Meagre Morsels

Kings Canyon

[Extract from Trekking with the T-Team: Central Australian Safari 1981]

Late afternoon and the sun sank lower towards the horizon as we found the entry into the valley leading to Kings Canyon. The steep cliffs glowing golden in the afternoon sun looked like slabs of freshly fried pancakes soaked in maple syrup to me. Everything resembled food. I hadn’t eaten since breakfast. Whilst we’d travelled the corrugated highway, I’d scrounged the deep recesses of the Rover’s back cabin and collected a few nuggets of sultanas.

Then, during the time the men scouted for water, I wandered off by myself to squander those few precious relics of dried fruit and savour their shrivelled sugary taste. But the meagre morsels were not enough to satisfy my hunger and I cried. Now I had an inkling of how the starving millions felt. Didn’t make me feel any better, though.

Wiping tears from my eyes with the back of my dusty hand, I stiffened my trembling lip and then shuffled back to the Rover.

Family friend, TR also suffering the pangs of hunger, strummed on the Ukulele singing:

“You can skin me
And eat my bones
I don’t care.
Because I’m hungry.”

The T-lads and I tapped our toes and bobbed our heads to the beat.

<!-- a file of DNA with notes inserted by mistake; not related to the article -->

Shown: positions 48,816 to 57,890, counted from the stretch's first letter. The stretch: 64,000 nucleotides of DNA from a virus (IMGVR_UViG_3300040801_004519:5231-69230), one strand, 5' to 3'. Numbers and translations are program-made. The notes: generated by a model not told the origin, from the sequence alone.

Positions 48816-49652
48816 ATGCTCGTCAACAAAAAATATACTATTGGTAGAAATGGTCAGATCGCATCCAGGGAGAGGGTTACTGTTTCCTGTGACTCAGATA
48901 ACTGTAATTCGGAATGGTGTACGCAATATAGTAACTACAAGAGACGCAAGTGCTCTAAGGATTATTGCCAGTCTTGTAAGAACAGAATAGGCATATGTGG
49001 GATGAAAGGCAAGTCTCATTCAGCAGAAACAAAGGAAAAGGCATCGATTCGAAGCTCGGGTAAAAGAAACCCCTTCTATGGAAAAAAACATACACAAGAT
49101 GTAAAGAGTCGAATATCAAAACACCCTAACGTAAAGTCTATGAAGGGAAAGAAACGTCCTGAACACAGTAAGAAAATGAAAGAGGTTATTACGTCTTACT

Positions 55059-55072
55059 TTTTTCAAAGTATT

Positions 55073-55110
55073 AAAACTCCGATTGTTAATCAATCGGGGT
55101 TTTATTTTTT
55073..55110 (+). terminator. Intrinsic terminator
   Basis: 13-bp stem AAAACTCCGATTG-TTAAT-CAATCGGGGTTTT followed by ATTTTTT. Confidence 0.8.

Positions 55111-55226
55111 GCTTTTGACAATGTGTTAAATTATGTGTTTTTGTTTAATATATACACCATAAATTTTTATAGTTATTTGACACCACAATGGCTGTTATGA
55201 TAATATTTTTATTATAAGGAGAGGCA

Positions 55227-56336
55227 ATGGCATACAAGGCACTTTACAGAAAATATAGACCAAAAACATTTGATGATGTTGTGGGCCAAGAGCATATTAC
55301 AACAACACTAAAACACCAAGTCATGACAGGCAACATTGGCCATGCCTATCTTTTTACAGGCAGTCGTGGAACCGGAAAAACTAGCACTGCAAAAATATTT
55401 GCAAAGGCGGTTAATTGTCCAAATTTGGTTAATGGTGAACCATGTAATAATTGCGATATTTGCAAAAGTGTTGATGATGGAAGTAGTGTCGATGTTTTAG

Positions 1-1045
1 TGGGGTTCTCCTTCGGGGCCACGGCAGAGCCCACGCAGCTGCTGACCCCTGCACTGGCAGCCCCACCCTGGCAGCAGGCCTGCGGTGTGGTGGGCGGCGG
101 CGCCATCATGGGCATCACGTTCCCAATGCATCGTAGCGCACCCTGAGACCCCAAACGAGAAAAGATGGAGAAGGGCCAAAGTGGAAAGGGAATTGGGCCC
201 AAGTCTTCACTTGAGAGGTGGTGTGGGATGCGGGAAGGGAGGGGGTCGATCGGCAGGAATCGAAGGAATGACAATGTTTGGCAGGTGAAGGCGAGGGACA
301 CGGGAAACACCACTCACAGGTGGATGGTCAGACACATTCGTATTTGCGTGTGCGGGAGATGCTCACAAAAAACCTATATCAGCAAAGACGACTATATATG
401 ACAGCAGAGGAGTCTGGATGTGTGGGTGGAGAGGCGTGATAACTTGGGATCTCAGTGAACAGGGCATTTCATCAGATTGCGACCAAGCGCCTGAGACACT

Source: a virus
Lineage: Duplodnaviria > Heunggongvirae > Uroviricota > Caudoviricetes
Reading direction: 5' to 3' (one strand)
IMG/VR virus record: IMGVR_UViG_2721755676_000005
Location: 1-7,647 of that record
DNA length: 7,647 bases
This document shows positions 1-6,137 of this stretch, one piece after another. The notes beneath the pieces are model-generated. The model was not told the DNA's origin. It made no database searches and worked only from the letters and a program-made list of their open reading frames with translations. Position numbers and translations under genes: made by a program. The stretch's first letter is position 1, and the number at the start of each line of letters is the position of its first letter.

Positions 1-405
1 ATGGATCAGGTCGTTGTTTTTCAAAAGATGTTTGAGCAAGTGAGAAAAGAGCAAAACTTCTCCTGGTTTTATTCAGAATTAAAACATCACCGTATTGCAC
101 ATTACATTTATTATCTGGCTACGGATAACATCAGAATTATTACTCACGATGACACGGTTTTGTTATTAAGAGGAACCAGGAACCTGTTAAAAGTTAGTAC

Dad didn’t share our concern or need to feed. He was driven by the desire to find a camping spot before sunset and prepare tea (we hoped) before dark.

The sun edged closer to the horizon and soaked the Canyon cliffs in orange. Dad drove us around the valley in search of the perfect camping site, and as time ticked by, any campsite. The place was swarming with tourists. In the back of the Rover, TR shared his dreams of eating barbeque chicken, “Yiros” and lashings of ice-cream when he reached Alice Springs. His vocalised yearnings did not help stave the hunger pains.
As the sun set and the landscape transformed into shades of red, we found a campsite; a little pocket of land not invaded by tourists. The boys played baseball; not with ordinary balls and bats, but with soft drink cans and a stick. However, I had to help Dad prepare dinner.

To compensate for our day of enforced fasting, Dad served up a whopping big tea. For entrée soup, main course rice with carrots, peas, onion, camp meat and gravy, and to fill any gaps, damper. TR ate his fill of seconds and thirds before the damper while Dad and I offered our damper portions to my younger cousin who seemed to have hollow legs.
And when all was done and eaten, we lay down contented to sleep.


© Lee-Anne Marie Kling 2017

Feature Photo: Lone Ghost © C.D. Trudinger 1981


via Daily Prompt: Meager

4 thoughts on “Meagre Morsels

  1. I loved this piece of writing. I understood your predicament of hunger pains not good when they came. In this case I felt patience really paid off by a hearty big tea.
    It’s amazing regardless of where can have great meals.
    Keep up your writing.


  2. Really enjoyed this piece took me back to Kings Canyon and the wonderful colours and the dingos in the camping ground who were also hungry. Have a lovely Christmas and New Year.

    Sent from Mail for Windows 10

    Liked by 1 person

    1. Thank you. You know, in 1981, we saw no dingos in the Kings Canyon camping ground, although we saw them in other places we camped. Reason we ran out of food was a dingo in Indulkana that raided our tucker box. Well, that’s what our family friend, TR said.
      Anyway, You too, have a joyful Christmas and every success in the New Year.


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